Sovatthika wrote:yeah, i think the fifth precept only refers to fermented drinks. contemporary translations have obfuscated the issue.
Taking or smoking recreational drugs is included in the 5th precept.
5. Suramerayamajja pamadatthana veramani sikkhapadam samadiyami
I undertake the precept to refrain from intoxicating drinks and drugs which lead to carelessness.
http://www.accesstoinsight.org/ptf/dham ... asila.html

:anjali:

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Re: Selling medicine marijuana, is it violate the 5th precept

Post by Dhammarakkhito » Sat Sep 02, 2017 7:36 pm

Kare wrote:
The best way of translating this sentence, is to start from the end.

samadiyami = I undertake
sikkhapadam = the training precept
veramani = of abstaining from

Now for the long compound:
suramerayamajjappamadatthana

This is a compound made up from sura + meraya + majja + pamada + thana

sura and meraya are two different alcoholic drinks. Sura may be a kind of beer, and meraya maybe some kind of cider. Anyway, both are alcoholic.

majja = either intoxication or intoxicant drink
pamada = indolence, carelessness, negligence, intoxication

majja and pamada are practically synonyms here

now for the last member of the compound: thana. This word means "condition".

So, suramerayamajjappamadatthana is literally "beer-cider-carelessness-intoxication-condition".

In order to make this into a more idiomatic English, we have to start from the end: "the condition of intoxication and carelessness caused by beer and cider"

So what then does the precept say? It says: I undertake the training precept of abstaining from the condition of intoxication and carelessness caused by beer and cider (or, alcoholic drinks).

This is the literal meaning of the precept. Not to abstain from the drinks, but to abstain from the condition of intoxication.https://dhammawheel.com/viewtopic.php?t=2667
"Just as the ocean has a single taste — that of salt — in the same way, this Dhamma-Vinaya has a single taste: that of release."
— Ud 5.5

https://www.facebook.com/noblebuddhadha ... 34/?type=3

http://seeingthroughthenet.net/
https://sites.google.com/site/santipada ... allytaught

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Re: Selling medicine marijuana, is it violate the 5th precept

Post by ieee23 » Sat Sep 02, 2017 8:49 pm

zolek wrote: I've just wondering if people working for a legal marijuana dispensary have violated the 5th precept ? What makes it different from selling alcohol is that alcohol is clearly intoxicants, while in this case it's for medical uses only. What do you think ?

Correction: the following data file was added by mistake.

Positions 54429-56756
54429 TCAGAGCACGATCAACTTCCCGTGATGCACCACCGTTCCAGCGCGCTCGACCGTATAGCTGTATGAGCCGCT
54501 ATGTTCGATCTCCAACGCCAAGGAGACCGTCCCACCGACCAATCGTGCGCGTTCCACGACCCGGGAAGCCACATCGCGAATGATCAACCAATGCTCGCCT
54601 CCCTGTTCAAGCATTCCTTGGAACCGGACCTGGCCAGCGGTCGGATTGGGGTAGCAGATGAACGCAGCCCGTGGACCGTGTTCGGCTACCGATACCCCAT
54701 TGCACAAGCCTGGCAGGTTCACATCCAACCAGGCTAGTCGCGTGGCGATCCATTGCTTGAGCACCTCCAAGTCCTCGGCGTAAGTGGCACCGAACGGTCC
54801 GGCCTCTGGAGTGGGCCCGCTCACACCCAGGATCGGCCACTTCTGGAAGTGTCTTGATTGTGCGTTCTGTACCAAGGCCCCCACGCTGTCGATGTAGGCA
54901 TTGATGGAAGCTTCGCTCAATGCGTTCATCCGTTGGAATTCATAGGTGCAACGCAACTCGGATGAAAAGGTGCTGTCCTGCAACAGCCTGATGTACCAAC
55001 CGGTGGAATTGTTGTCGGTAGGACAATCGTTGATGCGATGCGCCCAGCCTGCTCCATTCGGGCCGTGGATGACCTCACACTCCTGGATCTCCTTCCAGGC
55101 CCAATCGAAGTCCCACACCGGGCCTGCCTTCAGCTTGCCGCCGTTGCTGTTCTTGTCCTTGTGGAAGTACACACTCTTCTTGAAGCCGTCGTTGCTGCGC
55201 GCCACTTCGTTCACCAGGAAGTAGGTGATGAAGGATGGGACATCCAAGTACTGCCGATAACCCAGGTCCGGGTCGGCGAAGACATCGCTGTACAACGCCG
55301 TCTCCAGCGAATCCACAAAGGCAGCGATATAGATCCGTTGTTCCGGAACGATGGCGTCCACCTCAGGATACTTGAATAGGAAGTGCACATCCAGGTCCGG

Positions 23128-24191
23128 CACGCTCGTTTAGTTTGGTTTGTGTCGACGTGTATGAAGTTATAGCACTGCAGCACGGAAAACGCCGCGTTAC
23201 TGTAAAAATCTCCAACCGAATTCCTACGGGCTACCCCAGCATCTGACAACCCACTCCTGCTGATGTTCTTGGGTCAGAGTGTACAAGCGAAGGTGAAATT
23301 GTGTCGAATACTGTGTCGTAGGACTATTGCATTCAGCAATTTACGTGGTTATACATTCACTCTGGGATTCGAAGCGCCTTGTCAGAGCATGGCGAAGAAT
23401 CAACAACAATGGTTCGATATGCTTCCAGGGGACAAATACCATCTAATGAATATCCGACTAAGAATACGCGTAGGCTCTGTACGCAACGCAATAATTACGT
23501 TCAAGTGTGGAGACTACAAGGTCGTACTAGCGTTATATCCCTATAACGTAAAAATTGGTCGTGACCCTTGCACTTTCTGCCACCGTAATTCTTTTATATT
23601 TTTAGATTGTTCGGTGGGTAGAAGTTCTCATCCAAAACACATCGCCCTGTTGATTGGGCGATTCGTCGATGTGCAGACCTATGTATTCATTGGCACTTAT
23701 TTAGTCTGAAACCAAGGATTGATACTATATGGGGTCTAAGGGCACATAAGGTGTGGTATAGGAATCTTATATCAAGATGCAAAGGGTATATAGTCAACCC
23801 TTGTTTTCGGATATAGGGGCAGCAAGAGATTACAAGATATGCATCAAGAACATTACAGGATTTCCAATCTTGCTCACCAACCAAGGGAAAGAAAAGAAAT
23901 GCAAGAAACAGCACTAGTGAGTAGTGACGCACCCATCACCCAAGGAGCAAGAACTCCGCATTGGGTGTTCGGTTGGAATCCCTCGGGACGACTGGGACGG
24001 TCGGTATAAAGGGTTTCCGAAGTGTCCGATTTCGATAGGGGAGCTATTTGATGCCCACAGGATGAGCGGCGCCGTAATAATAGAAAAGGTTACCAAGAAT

It is more important what you think.

We aren't the keepers of Buddhist morality here on dhammawheel. Many who ask these kind of questions will rationalize their actions back to what their ethics were before they were introduced to Buddhism. So again, it is about what you think.
Whatever a bhikkhu frequently thinks and ponders upon, that will become the inclination of his mind. - MN 19

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manas
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Re: Selling medicine marijuana, is it violate the 5th precept

Post by manas » Fri Nov 24, 2017 7:30 pm

Weed increases the pleasure associated with the five senses (intoxicating), clouds one's usual sense of judgement, and reduces the ability to remember and concentrate. It might feel good at the time, but the long term effects are destructive of sati sampajanna. My advice is, don't use or sell it. Don't have anything to do with it, and don't associate with people who do, unless it's to help them stop using. Yes it's an intoxicant. I can't see the point of reducing one's pain in this lifetime, if the means of doing so, risks increasing the pain of the next.

EDIT: upon reflection, this post was a bit extreme. I do agree that intent is key; if it's being used moderately, and for easing or healing a medical condition, maybe it is ok; but as I don't know Pali, I can't tell if the wording of the actual precept is only referring to 'drinks' (ie, alcohol) or to any intoxicant in general. Since weed was around during the Buddha's time, maybe if it was as bad as alcohol, he would have specifically mentioned it...one might ask, why he did not? Still, I would think one ought to be moderate in it's use,if using it medically, as it certainly does increase the pleasure associated with the five senses...just saying, use cautiously, if you are trying to get free from sensual attachment. :anjali:
Knowing this body is like a clay jar,
securing this mind like a fort,
attack Mara with the spear of discernment,
then guard what's won without settling there,
without laying claim.

- Dhp 40